Oiκοςpiel (or alternatively Oik Ospielen, OIK OS, and sometimes just The Dog Opera) is the newest project from David Kanaga, a composer and game developer based in Oakland, California. Kanaga is perhaps best known for his sound work on the video games Proteus (2013) and Panoramical (2015). He also runs a game and music theory blog called Wombflash Forest.
The general premise of Oiκοςpiel is that an immortal Donkey Koch (of the Koch brothers) has commissioned a group of dogs to produce a digital opera for THE GEOSPIEL, a global arts festival scheduled for 2100. A union of other animal employees is attempting to establish universal basic income, but the dog developers won’t join, and eventually serve as strikebreakers. The game more or less follows the opera’s development in a series of acts over several dog generations, with settings that range from a yoga studio in LA (for dogs) to a gated community called Emeryville North, located at the North Pole, where one of the dog protagonists pursues an artist residency.
Oiκοςpiel is the first game Kanaga has produced independently, as well as his first major project with a focus on code, visual artwork, in-game text, and interactivity. (It would be hard to imagine a more demanding first subject than a full-length opera, but here it is.) This note about firsts is important, as Kanaga’s newness to development tools seems to directly influence the content of the game. Oiκοςpiel is an asset store, exploded. Rather than build each element by hand, Kanaga has almost entirely used prefabricated components, including camera movement, animal models, crystal-shaders, and transition effects, each purchased for a small sum and sewn together with a deft hand. In interviews, Kanaga has said that these scripts and models are what made it possible for him to put Oikospiel together on his own, but the asset store aesthetic is also immediately, unassailably political.
These purchased objects, models, and scripted behaviors are bought for pennies on the dollar, and each has bundled into it a history of labor. Kanaga draws on such a past, listing each asset’s creators in the opening credits of the game. NOT_Lonely (acoustic guitar) and Sunny Sunshine (flags) are listed as players, among others, as well as Donkey Koch and Kanaga himself. The credits state: “In addition to all of these players, there are many more whom have been forgotten, and are being researched, noted, and collated, and many more still. This is the work force of the Oikospielen Opera.”
Kanaga not only reappropriates paid components from the asset store, but also adopts from popular culture at large, borrowing characters, logos, songs, and names from the corporate world. The Koch brothers become flattened into a Disney-font rendition of the Donkey Kong logo. Protagonists of Zelda mingle with centaurs and bears. A time-stretched midi version of Celine Dion’s “My Heart Will Go On” opens the game. Nothing is made, but everything is reconstructed. This is a world where there is no more elemental matter, where creation can no longer start from clay or the atom, but has to begin with model purchases and cultural icons. For Kanaga, the smallest divisible object here is a sunset effect or a 3D-modeled rock labeled for creative reuse.
It is no accident that the protagonists of the game are a pack of dogs. They are the first domesticates and an easy stand-in for humans. Despite their involvement in artistic labor, they are tamed and loyal animals. At one point they are described as “copyrighted”; they are cast as union busters.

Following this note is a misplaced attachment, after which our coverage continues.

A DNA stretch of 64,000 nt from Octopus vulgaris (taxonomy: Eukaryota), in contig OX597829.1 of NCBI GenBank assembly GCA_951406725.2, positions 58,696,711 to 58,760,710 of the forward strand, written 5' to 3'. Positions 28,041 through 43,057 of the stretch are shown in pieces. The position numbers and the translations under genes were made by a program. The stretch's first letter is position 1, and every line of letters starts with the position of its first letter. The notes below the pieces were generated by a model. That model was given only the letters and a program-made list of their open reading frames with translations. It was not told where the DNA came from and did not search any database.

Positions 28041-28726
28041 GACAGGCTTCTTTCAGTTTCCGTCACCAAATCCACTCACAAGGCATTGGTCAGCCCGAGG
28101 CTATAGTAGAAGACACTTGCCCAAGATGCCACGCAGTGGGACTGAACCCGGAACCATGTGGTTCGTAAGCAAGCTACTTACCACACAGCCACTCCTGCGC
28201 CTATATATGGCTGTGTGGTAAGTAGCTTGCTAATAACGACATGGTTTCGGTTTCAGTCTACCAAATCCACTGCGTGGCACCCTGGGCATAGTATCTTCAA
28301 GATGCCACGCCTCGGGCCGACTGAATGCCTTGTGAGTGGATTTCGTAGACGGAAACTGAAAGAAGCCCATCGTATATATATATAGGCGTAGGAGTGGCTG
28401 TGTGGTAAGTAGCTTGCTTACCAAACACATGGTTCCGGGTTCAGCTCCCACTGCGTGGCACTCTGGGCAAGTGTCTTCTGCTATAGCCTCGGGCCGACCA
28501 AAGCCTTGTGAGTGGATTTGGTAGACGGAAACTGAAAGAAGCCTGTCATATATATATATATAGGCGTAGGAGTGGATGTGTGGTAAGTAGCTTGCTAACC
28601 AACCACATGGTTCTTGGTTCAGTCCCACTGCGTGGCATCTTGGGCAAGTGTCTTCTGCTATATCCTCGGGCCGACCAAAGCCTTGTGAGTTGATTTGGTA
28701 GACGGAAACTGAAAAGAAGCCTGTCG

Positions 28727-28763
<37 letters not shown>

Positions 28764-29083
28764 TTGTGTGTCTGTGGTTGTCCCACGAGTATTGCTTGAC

Perhaps the most remarkable part of Oiκοςpiel is that it is, in fact, an opera. The game follows a strict series of acts, presented linearly, with a table of contents. The scale of the work is certainly monumental, in a Wagnerian sort of way — I spent some 20-plus hours playing and exploring, and I’m unconvinced that I saw everything. And, unlike much of the game, the sound of Oiκοςpiel is mostly original. Such a choice reminds us that Kanaga is a musician at heart, and despite his remarkable skills in visual and textual assemblage, this opera is a fundamentally musical work.
At the very beginning of the game is a conversational introduction by the dogs, which describe the task ahead. We receive a few references to Kanaga’s influences (Tristram Shandy comes up), as well as hints to the dense ecosystem of puns that form a backbone of the work (“oikos” is the root of eco, as in “ecology” and “economy”; “opera” means “works,” as in labor; OIK OS is an ‘opera’ting system; and “spiel” means “play”). The dogs preface that they, short-lived, will not see the conclusion of their masterwork. Instead, they must encode the future of the work in instructions to their offspring. These instructions are to take the form of eternal objects, artworks unassailable by time.
Playing Oiκοςpiel, I can’t help but wonder: Have they succeeded? Have the dogs managed to make an eternal work out of stolen logos and characters and scenarios? Is there, somewhere in the combination of midi samples and camera packs and modeled animals and song, a transcendent thing?
The dogs don’t say. But speaking for myself, Oiκοςpiel is impossible to unplay; it recontextualizes everything it touches. Tristram Shandy becomes an aesthetic object at the same scale as Kanaga’s purchased assets. Zelda and Celine Dion and the Koch brothers are all mixed up in labor and ecology. And the dogs do all the things that dogs always do — run, love, labor, work, and play — but they also do something more, something complicated and believably human, which is that they make art.
David Kanaga’s Oiκοςpiel is available for purchase on a PC and Mac here.
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